By Beth Terrell
Heard any good tweets lately?
If you haven't been living under a rock (I almost have, but that's another story), you've probably been hearing a lot about social networking lately. Twitter, Facebook, MySpace, CrimeSpace, LiveJournal, and a host of other sites that encourage cyber-communication are now being used by authors to connect with potential readers and --hopefully--broaden their fan bases.
Social networking is weaving a virtual web of relationships for friendship, entertainment, and yes, business, but with all the options, how do you know which is best? And what's the most effective way to use these social networking tools without alienating the very people you're hoping to connect with? There's been a lot of discussion about social networks on the Murder Must Advertise list lately, and most people seem to agree that the soft sell is the way to go. Make friends, participate in discussions, post some "This is what I've been doing with my book" updates, and you can build an audience without feeling like a snake oil salesman. I succumbed to Facebook, after months of resistance, and have made contact with friends I haven't seen in years, like the guy who was in my Sunday School class when we were kids and whom I haven't seen in...ahem...quite a long time. A lot of those friends ask about my book. Some of them buy it. This is nice, but it's a perk. The relationships are worth cultivating, even if they don't result in book sales.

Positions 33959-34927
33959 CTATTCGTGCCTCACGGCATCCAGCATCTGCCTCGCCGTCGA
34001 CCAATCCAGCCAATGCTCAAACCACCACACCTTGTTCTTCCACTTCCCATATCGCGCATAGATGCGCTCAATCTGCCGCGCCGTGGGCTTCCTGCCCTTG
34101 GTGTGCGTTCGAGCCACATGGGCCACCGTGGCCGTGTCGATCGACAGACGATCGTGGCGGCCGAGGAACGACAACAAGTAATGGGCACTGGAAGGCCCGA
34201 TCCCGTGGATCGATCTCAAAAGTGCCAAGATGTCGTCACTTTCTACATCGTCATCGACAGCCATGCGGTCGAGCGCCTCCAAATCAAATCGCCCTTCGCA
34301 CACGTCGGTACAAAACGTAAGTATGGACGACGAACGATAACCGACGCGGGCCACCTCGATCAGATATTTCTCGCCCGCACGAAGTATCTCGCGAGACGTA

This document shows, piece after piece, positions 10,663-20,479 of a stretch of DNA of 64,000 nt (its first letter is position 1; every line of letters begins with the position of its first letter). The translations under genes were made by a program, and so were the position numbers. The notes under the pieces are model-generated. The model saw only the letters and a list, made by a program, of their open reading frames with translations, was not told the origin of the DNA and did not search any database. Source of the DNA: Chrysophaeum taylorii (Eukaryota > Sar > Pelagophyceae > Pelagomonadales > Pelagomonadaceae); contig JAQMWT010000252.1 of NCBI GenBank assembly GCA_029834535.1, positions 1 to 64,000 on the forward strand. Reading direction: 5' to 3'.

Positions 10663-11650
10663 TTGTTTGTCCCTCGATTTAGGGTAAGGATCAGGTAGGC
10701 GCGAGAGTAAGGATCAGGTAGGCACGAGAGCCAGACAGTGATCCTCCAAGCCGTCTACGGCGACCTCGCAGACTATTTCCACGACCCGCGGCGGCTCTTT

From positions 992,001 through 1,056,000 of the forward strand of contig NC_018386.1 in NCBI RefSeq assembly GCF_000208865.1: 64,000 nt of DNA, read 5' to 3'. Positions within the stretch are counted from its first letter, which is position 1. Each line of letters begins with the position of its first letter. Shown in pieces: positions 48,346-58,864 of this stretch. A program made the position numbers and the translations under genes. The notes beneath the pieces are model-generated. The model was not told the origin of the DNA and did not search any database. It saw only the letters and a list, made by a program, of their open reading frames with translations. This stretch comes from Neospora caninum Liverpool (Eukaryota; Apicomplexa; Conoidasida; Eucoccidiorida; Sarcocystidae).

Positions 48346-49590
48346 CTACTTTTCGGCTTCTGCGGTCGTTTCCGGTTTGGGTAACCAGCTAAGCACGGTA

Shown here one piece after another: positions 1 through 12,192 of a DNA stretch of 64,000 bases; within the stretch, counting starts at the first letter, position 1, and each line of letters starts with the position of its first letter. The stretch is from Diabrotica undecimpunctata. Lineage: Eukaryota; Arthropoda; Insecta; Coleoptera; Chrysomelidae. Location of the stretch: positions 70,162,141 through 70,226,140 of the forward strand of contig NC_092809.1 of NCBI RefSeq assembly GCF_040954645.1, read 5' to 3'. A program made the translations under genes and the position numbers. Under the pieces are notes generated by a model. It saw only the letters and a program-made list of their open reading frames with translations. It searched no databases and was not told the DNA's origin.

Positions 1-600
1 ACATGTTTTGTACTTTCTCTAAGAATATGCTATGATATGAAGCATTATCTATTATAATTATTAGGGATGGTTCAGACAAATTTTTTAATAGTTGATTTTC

Still, I know I'm not making the most of the medium, so while I was at Killer Nashville, I picked up a book called Social Media Marketing an Hour a Day by Dave Evans. This immensely readable book is chock full of information about building a platform through social networks such as the ones I mentioned earlier. Most important, it teaches you how to do it without spamming others or engaging in otherwise obnoxious behaviors.
I'd tell you more about it, but I'm just beginning to delve into it. With my book being reissued in October, I'm going to need all the help I can get, and weaving a virtual web of friends and readers seems like a good start.
See you on Facebook?